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Portal:American Civil War

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The American Civil War (1861–1865) was a sectional rebellion against the United States of America by the Confederate States, formed of eleven southern states' governments which moved to secede from the Union after the 1860 election of Abraham Lincoln as President of the United States. The Union's victory was eventually achieved by leveraging advantages in population, manufacturing and logistics and through a strategic naval blockade denying the Confederacy access to the world's markets.

In many ways, the conflict's central issues – the enslavement of African Americans, the role of constitutional federal government, and the rights of states  – are still not completely resolved. Not surprisingly, the Confederate army's surrender at Appomattox on April 9,1865 did little to change many Americans' attitudes toward the potential powers of central government. The passage of the Thirteenth, Fourteenth and Fifteenth amendments to the Constitution in the years immediately following the war did not change the racial prejudice prevalent among Americans of the day; and the process of Reconstruction did not heal the deeply personal wounds inflicted by four brutal years of war and more than 970,000 casualties – 3 percent of the population, including approximately 560,000 deaths. As a result, controversies affected by the war's unresolved social, political, economic and racial tensions continue to shape contemporary American thought. The causes of the war, the reasons for the outcome, and even the name of the war itself are subjects of much discussion even today. (Full article)

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A drawing of Neosho as she appeared in 1863

The Neosho-class monitors were a pair of ironclad river monitors laid down in the summer of 1862. After completion in mid-1863, both ships spent time patrolling the Mississippi River against Confederate raids and ambushes as part of Rear Admiral David Porter's Mississippi Squadron. Both ships participated in the Red River Campaign in March–May 1864, although Osage supported the capture of Fort DeRussy in March and participated in the Battle of Blair's Landing in April. Osage was grounded on a sandbar for six months after the end of the campaign while Neosho resumed her patrols on the Mississippi. The latter ship supported the Union Army's operations on the Cumberland River and provided fire support during the Battle of Nashville in December.

Osage, after being refloated and repaired, was transferred to the West Gulf Blockading Squadron in early 1865 for the campaign against Mobile, Alabama. During the Battle of Spanish Fort in March 1865 she struck a mine and rapidly sank. The ship was later salvaged and sold in 1867. Neosho was decommissioned after the war and remained in reserve until sold in 1873. (Full article...)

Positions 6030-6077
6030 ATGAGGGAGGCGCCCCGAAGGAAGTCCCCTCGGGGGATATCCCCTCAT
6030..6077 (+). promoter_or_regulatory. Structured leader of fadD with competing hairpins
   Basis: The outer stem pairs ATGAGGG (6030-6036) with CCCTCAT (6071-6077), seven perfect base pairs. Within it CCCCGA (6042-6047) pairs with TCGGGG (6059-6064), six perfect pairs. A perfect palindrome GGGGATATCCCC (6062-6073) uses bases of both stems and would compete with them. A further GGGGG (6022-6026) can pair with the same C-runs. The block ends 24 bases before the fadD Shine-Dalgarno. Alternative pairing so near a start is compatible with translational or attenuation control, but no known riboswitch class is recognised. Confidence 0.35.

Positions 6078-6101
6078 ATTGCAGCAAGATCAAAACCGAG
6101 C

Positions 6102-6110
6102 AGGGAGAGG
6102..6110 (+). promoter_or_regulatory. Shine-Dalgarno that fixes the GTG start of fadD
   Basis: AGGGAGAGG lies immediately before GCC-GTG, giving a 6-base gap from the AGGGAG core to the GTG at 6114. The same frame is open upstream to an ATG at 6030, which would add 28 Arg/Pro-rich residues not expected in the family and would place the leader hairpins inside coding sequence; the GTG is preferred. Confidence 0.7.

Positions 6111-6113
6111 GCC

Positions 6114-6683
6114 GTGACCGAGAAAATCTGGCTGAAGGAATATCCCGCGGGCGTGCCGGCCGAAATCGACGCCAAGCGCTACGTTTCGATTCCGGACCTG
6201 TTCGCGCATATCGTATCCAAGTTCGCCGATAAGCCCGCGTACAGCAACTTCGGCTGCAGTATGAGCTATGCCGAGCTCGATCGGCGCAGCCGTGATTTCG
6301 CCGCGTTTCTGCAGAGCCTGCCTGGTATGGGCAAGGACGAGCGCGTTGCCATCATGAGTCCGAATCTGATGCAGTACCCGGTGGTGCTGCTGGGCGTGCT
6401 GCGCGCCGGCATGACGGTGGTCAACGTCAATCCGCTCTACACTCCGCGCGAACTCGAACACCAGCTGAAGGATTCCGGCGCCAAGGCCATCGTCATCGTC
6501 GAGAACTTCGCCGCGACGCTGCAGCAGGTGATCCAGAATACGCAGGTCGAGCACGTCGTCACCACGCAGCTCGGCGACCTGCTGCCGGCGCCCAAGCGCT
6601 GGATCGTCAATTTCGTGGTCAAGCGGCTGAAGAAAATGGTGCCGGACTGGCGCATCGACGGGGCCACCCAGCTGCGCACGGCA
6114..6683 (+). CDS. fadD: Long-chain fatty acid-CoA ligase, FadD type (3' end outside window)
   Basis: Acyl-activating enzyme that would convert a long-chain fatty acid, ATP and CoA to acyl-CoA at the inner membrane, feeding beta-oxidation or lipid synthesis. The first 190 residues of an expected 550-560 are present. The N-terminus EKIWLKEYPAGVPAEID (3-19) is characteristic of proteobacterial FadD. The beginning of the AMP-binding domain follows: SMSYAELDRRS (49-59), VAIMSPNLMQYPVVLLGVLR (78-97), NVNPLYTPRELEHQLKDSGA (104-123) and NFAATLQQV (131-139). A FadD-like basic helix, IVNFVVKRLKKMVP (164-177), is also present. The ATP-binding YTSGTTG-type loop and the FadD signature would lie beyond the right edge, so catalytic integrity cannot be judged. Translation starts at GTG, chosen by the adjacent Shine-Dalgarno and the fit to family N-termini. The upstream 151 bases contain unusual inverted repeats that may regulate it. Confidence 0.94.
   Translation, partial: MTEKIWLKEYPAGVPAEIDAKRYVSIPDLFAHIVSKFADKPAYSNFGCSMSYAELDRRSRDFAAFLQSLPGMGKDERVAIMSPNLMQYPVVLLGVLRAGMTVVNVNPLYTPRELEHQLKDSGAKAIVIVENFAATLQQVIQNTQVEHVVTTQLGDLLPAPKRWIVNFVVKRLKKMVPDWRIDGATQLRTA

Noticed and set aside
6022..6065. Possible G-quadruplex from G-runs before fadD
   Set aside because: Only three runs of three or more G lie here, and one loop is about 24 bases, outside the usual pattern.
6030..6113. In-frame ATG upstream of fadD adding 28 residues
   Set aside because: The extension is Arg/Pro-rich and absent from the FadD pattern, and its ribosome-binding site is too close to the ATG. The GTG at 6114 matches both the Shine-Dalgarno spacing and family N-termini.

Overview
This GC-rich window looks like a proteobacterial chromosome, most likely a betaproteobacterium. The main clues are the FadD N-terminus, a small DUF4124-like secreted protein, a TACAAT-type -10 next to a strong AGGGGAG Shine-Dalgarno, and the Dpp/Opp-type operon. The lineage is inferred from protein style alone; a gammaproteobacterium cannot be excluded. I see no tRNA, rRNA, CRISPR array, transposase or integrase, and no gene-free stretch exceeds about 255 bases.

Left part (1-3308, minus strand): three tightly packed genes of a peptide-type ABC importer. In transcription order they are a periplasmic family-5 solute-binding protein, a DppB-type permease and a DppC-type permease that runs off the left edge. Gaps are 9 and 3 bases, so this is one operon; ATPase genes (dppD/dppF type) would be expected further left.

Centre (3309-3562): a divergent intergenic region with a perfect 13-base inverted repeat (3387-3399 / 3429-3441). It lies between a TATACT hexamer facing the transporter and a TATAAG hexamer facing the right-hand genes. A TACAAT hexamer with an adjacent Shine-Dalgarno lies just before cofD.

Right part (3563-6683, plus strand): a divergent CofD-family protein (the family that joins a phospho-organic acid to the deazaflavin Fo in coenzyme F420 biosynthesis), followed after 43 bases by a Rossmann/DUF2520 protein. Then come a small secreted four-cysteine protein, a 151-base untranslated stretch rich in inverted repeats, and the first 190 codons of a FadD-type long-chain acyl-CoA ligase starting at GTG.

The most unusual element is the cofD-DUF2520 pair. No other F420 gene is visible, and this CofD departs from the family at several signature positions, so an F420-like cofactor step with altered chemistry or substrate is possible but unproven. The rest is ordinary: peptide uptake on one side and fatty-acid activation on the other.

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The state of Rhode Island during the American Civil War remained loyal to the Union, as did the other states of New England. Rhode Island furnished 25,236 fighting men to the Union Army, of which 1,685 died. The state used its industrial capacity to supply the Union Army with the materials needed to win the war. Rhode Island's continued growth and modernization led to the creation of an urban mass transit system and improved health and sanitation programs. (Full article...)

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Prince Romerson (c. 1840 – March 30, 1872) was a Union Army soldier of Native Hawaiian descent. One of the "Hawaiʻi Sons of the Civil War", he was among a group of more than 100 documented Native Hawaiian and Hawaii-born combatants who fought in the American Civil War while the Kingdom of Hawaii was still an independent nation.

Living in the American Northeast before the war, Romerson enlisted in the Union Navy in 1863 as part of the Blockading Squadrons responsible for maintaining the blockade of the ports of the Confederacy. After being discharged from naval service, he reenlisted in the Union Army under the 5th Regiment Massachusetts Colored Volunteer Cavalry, a United States Colored (USCT) regiment, and was promoted to the rank of sergeant on June 1, 1864. Romerson fought with the 5th USCC until the end of the war. Illness prevented him from continuing with his regiment's reassignment to Clarksville, Texas, and he was mustered out in 1865. After the war, like many former USCT veterans, he remained in the army on the frontier as one of the Buffalo Soldiers. He died in 1872. (Full article...)


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